time deposit

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Time deposit

Interest-bearing deposit at a savings institution that has a specific maturity. Related: Certificate of deposit.

Term Deposit

A deposit at a bank or other financial institution that has a fixed return (usually via an interest rate) and a set maturity. That is, the depositor does not have access to the funds until maturity; in exchange, he/she is usually entitled to a higher interest rate. One of the most common examples of a term deposit is a certificate of deposit. It is also called a time deposit. See also: Demand deposit.

time deposit

An interest-bearing savings deposit or certificate of deposit at a financial institution. Although the deposits formerly included only deposits with specific maturities (such as certificates of deposit), they now are considered to include virtually all savings-type deposits. Compare demand deposit.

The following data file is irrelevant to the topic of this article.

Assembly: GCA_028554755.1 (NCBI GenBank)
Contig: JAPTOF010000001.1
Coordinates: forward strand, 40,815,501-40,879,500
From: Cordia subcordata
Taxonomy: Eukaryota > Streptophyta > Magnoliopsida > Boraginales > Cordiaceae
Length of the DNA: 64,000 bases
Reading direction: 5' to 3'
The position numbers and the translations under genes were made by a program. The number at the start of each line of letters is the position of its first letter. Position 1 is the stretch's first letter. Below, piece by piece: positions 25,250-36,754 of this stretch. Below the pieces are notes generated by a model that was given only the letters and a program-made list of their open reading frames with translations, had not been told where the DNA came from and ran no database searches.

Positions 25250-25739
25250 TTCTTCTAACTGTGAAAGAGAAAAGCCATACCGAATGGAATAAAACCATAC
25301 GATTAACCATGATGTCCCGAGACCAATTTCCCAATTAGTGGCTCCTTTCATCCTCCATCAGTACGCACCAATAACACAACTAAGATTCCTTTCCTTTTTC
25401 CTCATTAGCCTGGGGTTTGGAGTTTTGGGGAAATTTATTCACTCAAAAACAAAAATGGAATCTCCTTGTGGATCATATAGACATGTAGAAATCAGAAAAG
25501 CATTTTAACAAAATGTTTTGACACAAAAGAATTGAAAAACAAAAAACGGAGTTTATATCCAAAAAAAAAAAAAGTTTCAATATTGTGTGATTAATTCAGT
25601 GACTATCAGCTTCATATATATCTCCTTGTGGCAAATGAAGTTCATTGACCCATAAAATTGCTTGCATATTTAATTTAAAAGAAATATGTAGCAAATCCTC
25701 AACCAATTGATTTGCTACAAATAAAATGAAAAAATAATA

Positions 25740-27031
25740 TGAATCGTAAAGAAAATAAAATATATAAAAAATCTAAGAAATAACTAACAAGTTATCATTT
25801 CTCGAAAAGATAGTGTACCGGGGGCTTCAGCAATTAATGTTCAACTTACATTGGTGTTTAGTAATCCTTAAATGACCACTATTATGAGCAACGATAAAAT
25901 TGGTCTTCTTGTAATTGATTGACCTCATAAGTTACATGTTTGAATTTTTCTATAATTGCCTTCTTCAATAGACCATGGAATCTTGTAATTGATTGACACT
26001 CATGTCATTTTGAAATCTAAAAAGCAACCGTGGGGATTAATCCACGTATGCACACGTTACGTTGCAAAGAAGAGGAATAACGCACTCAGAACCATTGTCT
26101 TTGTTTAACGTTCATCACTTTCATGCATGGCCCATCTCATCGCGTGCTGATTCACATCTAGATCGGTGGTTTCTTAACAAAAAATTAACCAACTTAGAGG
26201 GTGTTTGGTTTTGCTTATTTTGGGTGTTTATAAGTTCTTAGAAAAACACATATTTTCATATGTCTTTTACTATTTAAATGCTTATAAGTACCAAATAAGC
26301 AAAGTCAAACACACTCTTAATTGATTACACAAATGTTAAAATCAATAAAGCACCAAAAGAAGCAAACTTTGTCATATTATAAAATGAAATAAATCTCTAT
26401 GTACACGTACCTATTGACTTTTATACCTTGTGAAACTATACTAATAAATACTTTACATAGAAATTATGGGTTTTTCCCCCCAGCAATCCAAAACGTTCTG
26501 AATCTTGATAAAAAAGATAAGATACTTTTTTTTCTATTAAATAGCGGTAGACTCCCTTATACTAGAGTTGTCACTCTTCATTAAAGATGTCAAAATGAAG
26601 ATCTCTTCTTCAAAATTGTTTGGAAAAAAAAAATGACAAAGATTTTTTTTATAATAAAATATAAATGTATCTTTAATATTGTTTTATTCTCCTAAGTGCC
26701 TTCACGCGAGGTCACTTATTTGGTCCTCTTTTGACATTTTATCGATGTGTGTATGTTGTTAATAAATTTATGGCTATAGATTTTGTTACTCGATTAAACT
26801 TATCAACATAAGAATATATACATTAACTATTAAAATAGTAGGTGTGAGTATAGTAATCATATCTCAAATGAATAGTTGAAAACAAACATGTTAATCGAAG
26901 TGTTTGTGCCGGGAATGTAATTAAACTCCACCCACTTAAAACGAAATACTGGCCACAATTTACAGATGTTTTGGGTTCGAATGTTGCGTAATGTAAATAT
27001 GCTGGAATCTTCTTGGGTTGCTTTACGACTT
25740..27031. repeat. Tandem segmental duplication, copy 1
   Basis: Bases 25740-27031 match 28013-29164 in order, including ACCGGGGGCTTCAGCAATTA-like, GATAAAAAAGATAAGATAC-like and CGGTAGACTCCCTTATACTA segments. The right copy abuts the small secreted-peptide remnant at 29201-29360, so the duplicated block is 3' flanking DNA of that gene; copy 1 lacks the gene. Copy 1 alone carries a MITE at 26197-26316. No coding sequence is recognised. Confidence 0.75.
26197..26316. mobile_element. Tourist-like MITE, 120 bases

Time deposit.

When you put money into a bank or savings and loan account with a fixed term, such as a certificate of deposit (CD), you are making a time deposit.

Time deposits may pay interest at a higher rate than demand deposit accounts, such as checking or money market accounts, from which you can withdraw at any time.

But if you withdraw from a time deposit account before the term ends, you may have to pay a penalty -- sometimes as much as all the interest that has been credited to your account. Some other time deposits require you to give advance notice if you plan to withdraw money.

time deposit

References in periodicals archive ?
25) In our MSI database, we use the Jevons formula to create user cost sub-indexes for small-denomination time deposits at commercial banks and thrift institutions, large-denomination time deposits, total Eurodollar deposits, bankers acceptances, and commercial paper.
M2 contracted further in October while M3 expanded at a moderate pace, buoyed by continued rapid growth in large-denomination time deposits.
M2 and M3 changed little in May and appear to have contracted in June; both retail and large-denomination time deposits continued to run off rapidly.
It was argued that an increase in deposit insurance coverage to the level that would exempt such deposits from rate ceilings would open up access by smaller and weaker depository institutions to large-denomination time deposits that previously had been limited to a smaller set of depositories for whom the market was willing to provide significant uninsured funding.

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